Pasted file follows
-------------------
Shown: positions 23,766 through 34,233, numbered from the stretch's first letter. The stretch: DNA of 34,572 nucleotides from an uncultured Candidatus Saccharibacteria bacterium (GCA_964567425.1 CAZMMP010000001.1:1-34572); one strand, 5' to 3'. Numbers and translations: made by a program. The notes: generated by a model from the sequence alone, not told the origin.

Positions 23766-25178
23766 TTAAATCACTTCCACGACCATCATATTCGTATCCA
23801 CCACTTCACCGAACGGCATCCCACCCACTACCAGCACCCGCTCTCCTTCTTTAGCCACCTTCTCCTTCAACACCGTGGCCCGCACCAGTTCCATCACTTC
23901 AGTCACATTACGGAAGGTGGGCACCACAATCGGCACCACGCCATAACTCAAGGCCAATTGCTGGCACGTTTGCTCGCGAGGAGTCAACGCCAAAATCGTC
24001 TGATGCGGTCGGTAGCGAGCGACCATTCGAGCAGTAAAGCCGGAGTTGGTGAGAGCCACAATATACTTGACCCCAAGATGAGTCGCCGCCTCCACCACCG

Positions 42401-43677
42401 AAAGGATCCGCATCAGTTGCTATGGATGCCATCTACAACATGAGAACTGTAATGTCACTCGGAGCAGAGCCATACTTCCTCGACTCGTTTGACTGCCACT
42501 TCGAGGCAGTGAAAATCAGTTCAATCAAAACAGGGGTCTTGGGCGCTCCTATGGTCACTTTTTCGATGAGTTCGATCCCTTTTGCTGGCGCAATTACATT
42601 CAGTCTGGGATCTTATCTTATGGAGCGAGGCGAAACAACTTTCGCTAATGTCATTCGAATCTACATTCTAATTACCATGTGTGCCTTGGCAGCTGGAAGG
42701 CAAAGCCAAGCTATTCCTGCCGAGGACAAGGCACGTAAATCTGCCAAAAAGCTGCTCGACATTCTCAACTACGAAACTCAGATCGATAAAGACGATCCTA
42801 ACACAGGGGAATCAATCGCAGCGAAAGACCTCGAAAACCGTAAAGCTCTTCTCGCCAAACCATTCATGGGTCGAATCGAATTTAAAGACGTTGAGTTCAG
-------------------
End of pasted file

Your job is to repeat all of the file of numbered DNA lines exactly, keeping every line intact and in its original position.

Shown: positions 23,766 through 34,233, numbered from the stretch's first letter. The stretch: DNA of 34,572 nucleotides from an uncultured Candidatus Saccharibacteria bacterium (GCA_964567425.1 CAZMMP010000001.1:1-34572); one strand, 5' to 3'. Numbers and translations: made by a program. The notes: generated by a model from the sequence alone, not told the origin.

Positions 23766-25178
23766 TTAAATCACTTCCACGACCATCATATTCGTATCCA
23801 CCACTTCACCGAACGGCATCCCACCCACTACCAGCACCCGCTCTCCTTCTTTAGCCACCTTCTCCTTCAACACCGTGGCCCGCACCAGTTCCATCACTTC
23901 AGTCACATTACGGAAGGTGGGCACCACAATCGGCACCACGCCATAACTCAAGGCCAATTGCTGGCACGTTTGCTCGCGAGGAGTCAACGCCAAAATCGTC
24001 TGATGCGGTCGGTAGCGAGCGACCATTCGAGCAGTAAAGCCGGAGTTGGTGAGAGCCACAATATACTTGACCCCAAGATGAGTCGCCGCCTCCACCACCG

Positions 42401-43677
42401 AAAGGATCCGCATCAGTTGCTATGGATGCCATCTACAACATGAGAACTGTAATGTCACTCGGAGCAGAGCCATACTTCCTCGACTCGTTTGACTGCCACT
42501 TCGAGGCAGTGAAAATCAGTTCAATCAAAACAGGGGTCTTGGGCGCTCCTATGGTCACTTTTTCGATGAGTTCGATCCCTTTTGCTGGCGCAATTACATT
42601 CAGTCTGGGATCTTATCTTATGGAGCGAGGCGAAACAACTTTCGCTAATGTCATTCGAATCTACATTCTAATTACCATGTGTGCCTTGGCAGCTGGAAGG
42701 CAAAGCCAAGCTATTCCTGCCGAGGACAAGGCACGTAAATCTGCCAAAAAGCTGCTCGACATTCTCAACTACGAAACTCAGATCGATAAAGACGATCCTA
42801 ACACAGGGGAATCAATCGCAGCGAAAGACCTCGAAAACCGTAAAGCTCTTCTCGCCAAACCATTCATGGGTCGAATCGAATTTAAAGACGTTGAGTTCAG